It’s in our hands
by Jenn Watt
A few months ago, a study made headlines and got office workers moving across the Western world. It suggested that those who sit to work are cutting years off their lives because they don’t get up and move.
Tips for countering this disturbing new knowledge included things like chugging water throughout the day to inspire frequent bathroom breaks, buying an expensive stand-up desk and delivering messages to people rather than emailing.
That study, while fresh in our minds, is only one of a growing list telling us that our lifestyles are dangerous to our wellbeing – physically and mentally.
Our lives more and more revolve around technology. This is nothing new; throughout human history new creations have driven life. As we invent and discover things, we change our lives to adapt to those creations. This has consequences both good and bad.
As Gerald Irish writes this week in his Senior’s Moment column, new technology has brought us together. He and his wife have kept up with advances in tablet computers and video chat programs and have been rewarded with the opportunity to talk to their granddaughter as she eats her breakfast in South Korea.
How many of us have had the same experience? Being able to sit with an old friend or family member far away from us is one of the most amazing uses of high-speed Internet and computer technology in recent memory.
But as we adopt new technologies, we change the world – and it’s not always value-neutral.
The Rails End Gallery has a new exhibition on now by artist Elinor Whidden that examines the trade-offs we make when we embrace new ways of being.
Called By Hand, it features tools used in Haliburton when settlers first arrived. Farm tools, animal traps and loggers’ saws adorn the walls alongside some modified items. With subtle humour, Whidden has created several traditional objects with a tech twist. A pitchfork features a keyboard. An afghan is made with ethernet wires. A quilt is created using sawed up cellphones.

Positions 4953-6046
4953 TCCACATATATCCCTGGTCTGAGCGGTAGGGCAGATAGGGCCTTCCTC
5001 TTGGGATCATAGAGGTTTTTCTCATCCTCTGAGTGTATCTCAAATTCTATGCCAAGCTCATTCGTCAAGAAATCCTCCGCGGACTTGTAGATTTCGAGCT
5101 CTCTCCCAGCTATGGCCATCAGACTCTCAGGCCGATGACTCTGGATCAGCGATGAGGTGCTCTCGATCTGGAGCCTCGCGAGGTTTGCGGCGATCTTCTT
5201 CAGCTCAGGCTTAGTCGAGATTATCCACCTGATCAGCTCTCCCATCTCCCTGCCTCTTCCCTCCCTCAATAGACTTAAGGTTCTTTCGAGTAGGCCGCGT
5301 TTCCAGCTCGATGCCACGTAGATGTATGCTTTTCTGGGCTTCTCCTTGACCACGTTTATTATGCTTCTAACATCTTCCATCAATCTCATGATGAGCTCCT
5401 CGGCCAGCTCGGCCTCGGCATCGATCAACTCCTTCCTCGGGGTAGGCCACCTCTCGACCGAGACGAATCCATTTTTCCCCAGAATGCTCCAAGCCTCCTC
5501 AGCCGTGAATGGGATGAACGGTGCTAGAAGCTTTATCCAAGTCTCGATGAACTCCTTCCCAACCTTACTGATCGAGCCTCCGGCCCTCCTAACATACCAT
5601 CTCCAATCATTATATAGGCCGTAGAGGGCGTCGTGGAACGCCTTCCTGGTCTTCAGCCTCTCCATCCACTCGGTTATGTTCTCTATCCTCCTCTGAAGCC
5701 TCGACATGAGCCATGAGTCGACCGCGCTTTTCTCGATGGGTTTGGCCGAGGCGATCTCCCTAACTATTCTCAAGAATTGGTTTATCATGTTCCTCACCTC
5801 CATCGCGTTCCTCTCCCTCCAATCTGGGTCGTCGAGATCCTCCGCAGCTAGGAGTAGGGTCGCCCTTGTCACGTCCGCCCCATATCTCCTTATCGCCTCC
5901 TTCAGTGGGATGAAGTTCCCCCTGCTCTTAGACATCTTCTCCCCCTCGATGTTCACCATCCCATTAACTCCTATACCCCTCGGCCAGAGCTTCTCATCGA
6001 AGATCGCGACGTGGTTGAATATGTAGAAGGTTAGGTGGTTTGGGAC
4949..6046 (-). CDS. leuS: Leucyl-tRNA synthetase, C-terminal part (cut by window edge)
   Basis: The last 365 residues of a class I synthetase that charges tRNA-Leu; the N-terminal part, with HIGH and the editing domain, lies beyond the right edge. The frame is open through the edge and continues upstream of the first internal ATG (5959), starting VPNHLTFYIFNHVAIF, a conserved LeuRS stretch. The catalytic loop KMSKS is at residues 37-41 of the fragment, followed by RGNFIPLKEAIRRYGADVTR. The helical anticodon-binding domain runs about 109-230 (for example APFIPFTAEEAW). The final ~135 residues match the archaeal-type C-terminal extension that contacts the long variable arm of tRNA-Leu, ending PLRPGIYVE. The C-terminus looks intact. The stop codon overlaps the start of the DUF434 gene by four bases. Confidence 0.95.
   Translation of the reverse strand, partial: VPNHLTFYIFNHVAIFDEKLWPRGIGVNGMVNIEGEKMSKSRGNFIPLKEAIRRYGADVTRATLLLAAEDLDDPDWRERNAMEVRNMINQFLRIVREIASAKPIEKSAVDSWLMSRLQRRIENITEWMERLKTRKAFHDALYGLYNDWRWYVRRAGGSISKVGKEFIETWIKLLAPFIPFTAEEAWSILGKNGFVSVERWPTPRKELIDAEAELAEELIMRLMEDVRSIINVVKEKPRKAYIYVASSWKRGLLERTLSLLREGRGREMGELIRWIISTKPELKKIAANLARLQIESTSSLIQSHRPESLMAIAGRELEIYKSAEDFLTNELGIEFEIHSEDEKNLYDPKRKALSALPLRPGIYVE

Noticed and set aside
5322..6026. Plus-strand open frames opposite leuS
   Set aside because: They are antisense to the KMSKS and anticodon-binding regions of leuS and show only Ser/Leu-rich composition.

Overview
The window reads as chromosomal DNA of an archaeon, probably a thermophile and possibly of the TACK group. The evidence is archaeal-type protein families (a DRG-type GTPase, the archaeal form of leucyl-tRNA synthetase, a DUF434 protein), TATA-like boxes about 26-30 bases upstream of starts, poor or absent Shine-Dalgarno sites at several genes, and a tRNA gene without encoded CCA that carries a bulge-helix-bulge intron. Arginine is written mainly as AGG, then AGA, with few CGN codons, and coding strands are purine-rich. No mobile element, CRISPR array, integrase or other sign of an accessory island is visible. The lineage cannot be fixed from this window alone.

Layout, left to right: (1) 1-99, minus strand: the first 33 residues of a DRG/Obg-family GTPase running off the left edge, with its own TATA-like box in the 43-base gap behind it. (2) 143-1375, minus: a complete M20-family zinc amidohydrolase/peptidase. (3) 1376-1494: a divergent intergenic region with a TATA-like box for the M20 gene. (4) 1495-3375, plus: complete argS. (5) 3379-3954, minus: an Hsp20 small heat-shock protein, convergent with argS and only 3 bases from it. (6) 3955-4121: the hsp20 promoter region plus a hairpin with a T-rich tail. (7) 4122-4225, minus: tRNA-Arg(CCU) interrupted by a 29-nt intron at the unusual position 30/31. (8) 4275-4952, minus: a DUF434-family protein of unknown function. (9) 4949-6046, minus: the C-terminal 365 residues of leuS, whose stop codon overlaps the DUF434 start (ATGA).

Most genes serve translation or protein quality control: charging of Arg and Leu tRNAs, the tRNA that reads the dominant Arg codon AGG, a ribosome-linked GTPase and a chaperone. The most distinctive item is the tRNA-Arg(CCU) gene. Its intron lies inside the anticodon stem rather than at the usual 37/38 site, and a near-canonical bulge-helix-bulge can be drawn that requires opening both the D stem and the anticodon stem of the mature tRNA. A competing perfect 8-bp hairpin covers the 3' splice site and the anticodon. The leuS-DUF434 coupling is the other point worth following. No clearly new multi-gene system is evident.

Whidden’s work draws our attention to the ways things have changed. Most of us still work with our hands today, but what we do has changed drastically. While we used to cut trees or crocheted blankets with others from the community, now we type at a keyboard or touch an iPhone screen alone in our offices or homes. We are more sedentary and more alone, even as technology connects us as never before.
In the Highlands in particular, high-speed Internet and computers may be the key to growing our population as work can be done from anywhere – even their docks. Young people can be exposed to culture from around the world on their laptops and family members can be reached at a moment’s notice.
These are changes we should embrace and cultivate without becoming wrapped up in it. We can chat with our cousins in New Zealand on Skype and also remember to meet our friends in Haliburton for coffee. We can write reports on our computers and also get out in the garden and grow our own tomatoes.
As the timeless saying goes: everything in moderation.
Jenn Watt is the managing editor of the Haliburton Echo and Minden Times. You can follow her on Twitter @JennWattMedia.